BSc Geography. Glasgow University
MSc Environmental Management. Stirling University
Dr Clare Wilson (Stirling University), Dr Andrew Tyler (Stirling University)
Dr Andy Moffat (Forest Research), Mr John Gallacher (UPM Tilhill)
Start Date: 1st April 2010
fax: +(44) 1786 467843
email: Jeff Collison
Disturbance to forest soil resulting from stump harvesting
It is fairly commonplace in Scandinavia for tree stumps from plantation forests to be extracted, chipped and used as forest fuel in biomass boilers. In the UK, this use is much more limited due to the twin concerns of transportation costs and the potential for loss to the atmosphere of sequestered soil carbon resulting from the disturbance created by stump removal from the ground. The aim of my research is to characterise the degree of this soil disturbance, comparing it with the disturbance generated by normal timber harvesting and forest replanting operations. The focus is on mineral soils, as industry guidelines disallow stump harvesting on deep peat. This research work is funded by Forest Research, the research arm of the Forestry Commission, and UPM Tilhill, a major UK forest management company and part of the international forest industries UPM group, and also by the University of Stirling.
Stump harvesting for biomass energy purposes in the UK is covered by guidelines drawn up jointly by industry and Forest Research (Stump Harvesting: Interim Guidance on Site Selection and Good Practice. (2009) Forest Research, Farnham, UK). It is hoped that the findings of this research will inform subsequent revision of these guidelines.
There is no generally accepted measure of soil disturbance. The approach taken here starts with the component forces at work in disturbance, and attempts to measure each of these. It may then be possible to develop a more general rating by synthesis. The components of applied force are essentially compressive, rotational and those generating lateral translocation. Compression can be monitored by changes to soil bulk density and analysis of soil pore characteristics, the voids forming the pore system being more maleable in the presence of compressive/decompressive force than the solid soil component. Rotational mixing will be monitored using the radiometric methods discussed below. Lateral translocation will be measured by monitoring the movement of tags pre-positioned around stumps prior to their removal..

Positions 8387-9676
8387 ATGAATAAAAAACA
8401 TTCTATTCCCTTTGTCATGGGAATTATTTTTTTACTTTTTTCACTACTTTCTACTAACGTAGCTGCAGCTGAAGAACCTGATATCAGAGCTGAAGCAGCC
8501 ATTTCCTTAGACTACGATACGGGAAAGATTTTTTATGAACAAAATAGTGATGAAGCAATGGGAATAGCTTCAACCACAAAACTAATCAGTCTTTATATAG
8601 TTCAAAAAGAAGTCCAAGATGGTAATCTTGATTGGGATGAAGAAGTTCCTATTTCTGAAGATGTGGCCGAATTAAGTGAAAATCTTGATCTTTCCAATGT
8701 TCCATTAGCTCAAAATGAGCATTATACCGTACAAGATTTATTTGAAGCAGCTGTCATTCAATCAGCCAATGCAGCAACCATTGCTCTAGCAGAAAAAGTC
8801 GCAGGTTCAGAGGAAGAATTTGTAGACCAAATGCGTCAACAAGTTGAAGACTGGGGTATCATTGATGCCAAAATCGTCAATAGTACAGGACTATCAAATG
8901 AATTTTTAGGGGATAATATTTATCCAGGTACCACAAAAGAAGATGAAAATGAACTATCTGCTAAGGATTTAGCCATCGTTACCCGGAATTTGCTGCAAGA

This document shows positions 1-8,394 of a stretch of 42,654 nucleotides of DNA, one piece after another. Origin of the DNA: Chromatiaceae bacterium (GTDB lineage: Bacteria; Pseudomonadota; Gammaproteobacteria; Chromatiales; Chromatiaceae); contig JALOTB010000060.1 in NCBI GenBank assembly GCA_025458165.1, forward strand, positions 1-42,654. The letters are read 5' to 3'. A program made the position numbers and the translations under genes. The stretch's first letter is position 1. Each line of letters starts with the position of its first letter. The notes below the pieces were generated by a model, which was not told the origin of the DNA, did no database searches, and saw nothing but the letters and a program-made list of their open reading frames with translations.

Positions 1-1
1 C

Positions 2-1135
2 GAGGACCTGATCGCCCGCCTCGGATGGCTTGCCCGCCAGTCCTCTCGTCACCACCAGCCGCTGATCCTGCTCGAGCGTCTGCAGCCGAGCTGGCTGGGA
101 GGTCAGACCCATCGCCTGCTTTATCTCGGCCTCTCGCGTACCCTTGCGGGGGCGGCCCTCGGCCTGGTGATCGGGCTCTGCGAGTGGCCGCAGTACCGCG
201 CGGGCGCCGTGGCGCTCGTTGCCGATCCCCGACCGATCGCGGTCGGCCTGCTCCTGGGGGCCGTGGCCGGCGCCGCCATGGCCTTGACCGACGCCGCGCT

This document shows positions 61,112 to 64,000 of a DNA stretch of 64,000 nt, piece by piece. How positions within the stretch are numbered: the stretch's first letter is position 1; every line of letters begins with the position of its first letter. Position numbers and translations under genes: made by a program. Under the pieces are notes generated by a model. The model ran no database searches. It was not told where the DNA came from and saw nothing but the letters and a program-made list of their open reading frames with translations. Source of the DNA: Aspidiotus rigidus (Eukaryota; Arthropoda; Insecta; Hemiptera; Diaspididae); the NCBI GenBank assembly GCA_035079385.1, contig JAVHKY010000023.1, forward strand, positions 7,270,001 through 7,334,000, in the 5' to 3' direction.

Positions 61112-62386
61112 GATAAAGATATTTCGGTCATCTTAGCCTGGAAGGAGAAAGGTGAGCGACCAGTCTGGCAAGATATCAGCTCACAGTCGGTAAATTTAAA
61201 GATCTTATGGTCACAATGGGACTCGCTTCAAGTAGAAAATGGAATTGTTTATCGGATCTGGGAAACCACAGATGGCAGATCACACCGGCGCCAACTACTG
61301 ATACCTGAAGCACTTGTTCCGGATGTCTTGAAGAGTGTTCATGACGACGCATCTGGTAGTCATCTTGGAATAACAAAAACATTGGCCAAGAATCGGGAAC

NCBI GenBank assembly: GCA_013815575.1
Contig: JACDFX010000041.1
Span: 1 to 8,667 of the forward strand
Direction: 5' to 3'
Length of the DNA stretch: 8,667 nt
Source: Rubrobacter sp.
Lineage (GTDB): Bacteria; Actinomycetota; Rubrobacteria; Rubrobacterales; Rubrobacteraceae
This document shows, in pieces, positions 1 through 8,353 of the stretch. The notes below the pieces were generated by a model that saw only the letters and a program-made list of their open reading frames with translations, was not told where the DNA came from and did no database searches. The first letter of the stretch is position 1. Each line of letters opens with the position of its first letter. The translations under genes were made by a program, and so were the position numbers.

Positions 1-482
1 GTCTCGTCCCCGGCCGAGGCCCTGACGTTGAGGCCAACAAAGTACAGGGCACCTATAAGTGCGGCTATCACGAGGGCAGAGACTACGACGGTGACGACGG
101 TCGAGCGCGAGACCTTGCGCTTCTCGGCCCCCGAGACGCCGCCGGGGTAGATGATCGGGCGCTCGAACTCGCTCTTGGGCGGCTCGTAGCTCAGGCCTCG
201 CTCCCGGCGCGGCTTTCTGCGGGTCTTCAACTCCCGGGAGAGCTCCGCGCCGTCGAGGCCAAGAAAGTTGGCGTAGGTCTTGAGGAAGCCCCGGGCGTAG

Field research is currently taking place on an operational harvest site in Lamloch Forest, near to Loch Doon in Galloway, southern Scotland, courtesy of UPM Tilhill. The approach is to develop a soil chronosequence of the site as it changes from standing forest to clearfell site, and then on through ground preparation, restocking and subsequent soil settlement. Two adjacent tracts of forest have been identified, and in one of these stump harvesting has now been carried out, whilst in the other a normal sequence of forest management operations has taken place which does not include stump harvesting. A variety of methods will be employed to compare the resultant soil impact.
Harvesting at Lamloch Forest began in early summer 2010, and was largely complete by year end. The following two photographs illustrate the site transformation over that period. Stump harvesting was carried out on one of the two adjacent tracts in June of 2011, with mounding in preparation for restock being carried out in the same timeframe on the control tract.
Characterisation of soil and site was a key activity during summer 2010. The site, including both the area to be stumped and an adjacent control area, was set out in 10 metre squares, with soil augering and ground inspection taking place in each. Six soil pits were developed across the site. This established that the soil throughout the site had a high degree of homogeneity. It is predominately a mineral soil of loamy texture, with a depth generally in excess of 300mm, in the presence of glacial till. The surface had a well established litter layer with a sharp transition to mineral soil in evidence.
The site was also surveyed to establish its radionuclide characteristics. Where 137Caesium is deposited from the atmosphere, it preferentially sorbs with the surface litter layer and tends to remain there without significant leaching. If the ground is subsequently disturbed, this radioactive material is buried with the pre-existing surface layer. Analysis of the degree of radiation forward scattering detected above ground can be used to infer the mean depth of burial, and thereby provide a measure of depth of soil mixing, an important aspect of soil disturbance.